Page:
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I have been progressing through Learn Prolog Now! as self-study and am now learning about Definite Clause Grammars. I am having some difficulty with one of the Practical Session's tasks. The task reads:

The formal language anb2mc2mdn consists of all strings of the following form: an unbroken block of as followed by an unbroken block of bs followed by an unbroken block of cs followed by an unbroken block of ds, such that the a and d blocks are exactly the same length, and the c and d blocks are also exactly the same length and furthermore consist of an even number of cs and ds respectively. For example, ε, abbccd, and aaabbbbccccddd all belong to anb2mc2mdn. Write a DCG that generates this language.

I am able to write rules that generate andn, b2mc2m, and even anb2m and c2mdn... but I can't seem to join all these rules into anb2mc2mdn. The following are my rules that can generate andn and b2mc2m.

s1 --> [].
s1 --> a,s1,d.
a --> [a].
d --> [d].

s2 --> [].
s2 --> c,c,s2,d,d.
c --> [c].
d --> [d].

Is anb2mc2mdn really a CFG, and is it possible to write a DCG using only what was taught in the lesson (no additional arguments or code, etc)? If so, can anyone offer me some guidance how I can join these so that I can solve the given task?

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3 Answers

up vote 2 down vote accepted

@Timothy, your answer works, but it generates duplicates:

?- length(S,_), s(S,[]).
S = [] ;
S = [a, d] ;
S = [a, d] ;            % XXX
S = [b, b, c, c] ;
S = [a, a, d, d] ;
S = [a, a, d, d] ;      % XXX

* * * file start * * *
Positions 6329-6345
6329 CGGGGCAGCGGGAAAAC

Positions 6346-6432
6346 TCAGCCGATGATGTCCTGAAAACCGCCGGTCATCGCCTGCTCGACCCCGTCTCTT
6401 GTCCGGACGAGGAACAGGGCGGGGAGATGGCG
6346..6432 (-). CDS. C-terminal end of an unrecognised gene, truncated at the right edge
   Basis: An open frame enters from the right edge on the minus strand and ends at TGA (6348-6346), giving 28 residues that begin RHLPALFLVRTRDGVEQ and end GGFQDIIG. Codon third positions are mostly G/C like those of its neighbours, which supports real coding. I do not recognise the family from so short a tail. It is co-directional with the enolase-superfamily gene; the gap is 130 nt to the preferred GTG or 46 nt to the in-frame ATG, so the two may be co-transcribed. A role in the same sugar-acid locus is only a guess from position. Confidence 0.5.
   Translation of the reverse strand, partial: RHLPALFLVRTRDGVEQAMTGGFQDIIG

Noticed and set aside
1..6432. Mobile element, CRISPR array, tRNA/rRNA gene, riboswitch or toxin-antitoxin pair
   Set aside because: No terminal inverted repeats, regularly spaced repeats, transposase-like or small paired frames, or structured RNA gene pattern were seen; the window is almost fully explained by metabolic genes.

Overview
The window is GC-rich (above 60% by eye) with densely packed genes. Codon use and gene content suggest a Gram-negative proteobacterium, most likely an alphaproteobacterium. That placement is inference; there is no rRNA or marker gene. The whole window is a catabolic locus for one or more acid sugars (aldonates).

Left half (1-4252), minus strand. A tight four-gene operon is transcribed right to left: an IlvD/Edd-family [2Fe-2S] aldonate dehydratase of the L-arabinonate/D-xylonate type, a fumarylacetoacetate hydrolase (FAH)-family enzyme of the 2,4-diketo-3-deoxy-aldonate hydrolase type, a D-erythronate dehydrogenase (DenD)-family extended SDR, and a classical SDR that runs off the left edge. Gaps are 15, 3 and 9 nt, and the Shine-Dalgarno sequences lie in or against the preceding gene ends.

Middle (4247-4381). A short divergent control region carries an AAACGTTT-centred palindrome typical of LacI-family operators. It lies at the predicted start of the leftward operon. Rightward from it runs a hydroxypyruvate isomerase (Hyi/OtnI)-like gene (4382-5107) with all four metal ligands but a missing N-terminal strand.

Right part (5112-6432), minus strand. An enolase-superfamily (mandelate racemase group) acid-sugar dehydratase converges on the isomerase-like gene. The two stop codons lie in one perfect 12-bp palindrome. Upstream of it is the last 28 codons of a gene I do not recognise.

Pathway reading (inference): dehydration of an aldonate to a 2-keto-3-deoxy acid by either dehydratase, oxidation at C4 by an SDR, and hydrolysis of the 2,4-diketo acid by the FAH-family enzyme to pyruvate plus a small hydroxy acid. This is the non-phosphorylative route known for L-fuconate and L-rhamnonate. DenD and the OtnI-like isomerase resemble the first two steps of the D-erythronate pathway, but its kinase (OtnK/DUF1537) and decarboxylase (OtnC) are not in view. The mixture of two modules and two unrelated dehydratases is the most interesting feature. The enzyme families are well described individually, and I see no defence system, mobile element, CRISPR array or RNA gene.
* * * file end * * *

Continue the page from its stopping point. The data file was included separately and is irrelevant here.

This can be fixed by removing one clause, leaving the DCG:

s --> x.
s --> a,s,d.

x --> [].
x --> b,b,x,c,c.

% a, b, c, d the same

This generates:

?- length(S,_), s(S,[]).
S = [] ;
S = [a, d] ;
S = [b, b, c, c] ;
S = [a, a, d, d] ;
S = [a, b, b, c, c, d] ;
S = [a, a, a, d, d, d] ;
S = [b, b, b, b, c, c, c, c] ;
S = [a, a, b, b, c, c, d, d] ;
S = [a, a, a, a, d, d, d, d] ;
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I believe I figured it out...

s --> x.
s --> a,d.
s --> a,s,d.

x --> [].
x --> b,b,x,c,c.

a --> [a].
b --> [b].
c --> [c].
d --> [d].

?- s([],[]).
Yes

?- s([a,b,c,c,d],[]).
No

?- s([a,a,a,b,b,c,c,d,d,d],[]).
Yes

It's amusing to look at the solution and think, "I racked my brain over that?" But I guess that's half the fun of learning something new, especially when it's something like logic programing coming from an imperative programming background.

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It's hard, but is pays off. Logic programming (and lazy FP) knowledge esp. served me when learning the iterator concept in C++, Java and Python. –  larsmans Jul 7 '10 at 21:54
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How about something like:

n(L,N) --> n(L,N,0).

n(_,N,N) --> [], !.
n(L,N,K) --> L, {K1 is K + 1}, n(L, N, K1).

abbccd(N,M) -->
    {M1 is 2*M},
    n("a",N),
    n("b",M1),
    n("c",M1),
    n("d",N).

gen :-
    forall((
           between(1,4,N),
        between(1,4,M),
        phrase(abbccd(N,M),S),
        string_to_atom(S,A)
           ),
           writeln(A)).

executing:

 ?- gen.
abbccd
abbbbccccd
abbbbbbccccccd
abbbbbbbbccccccccd
aabbccdd
aabbbbccccdd
aabbbbbbccccccdd
aabbbbbbbbccccccccdd
aaabbccddd
aaabbbbccccddd
aaabbbbbbccccccddd
aaabbbbbbbbccccccccddd
aaaabbccdddd
aaaabbbbccccdddd
aaaabbbbbbccccccdddd
aaaabbbbbbbbccccccccdddd
true.
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Thank you, Xonix. That works, but unfortunately it uses concepts not covered until later (code blocks, cuts, etc). I honestly think it's not possible using only simple rules... or if it is, it's not worth the effort because in the "real world" one would take advantage of the other concepts like you did in your sample. –  Timothy Jun 8 '10 at 19:58
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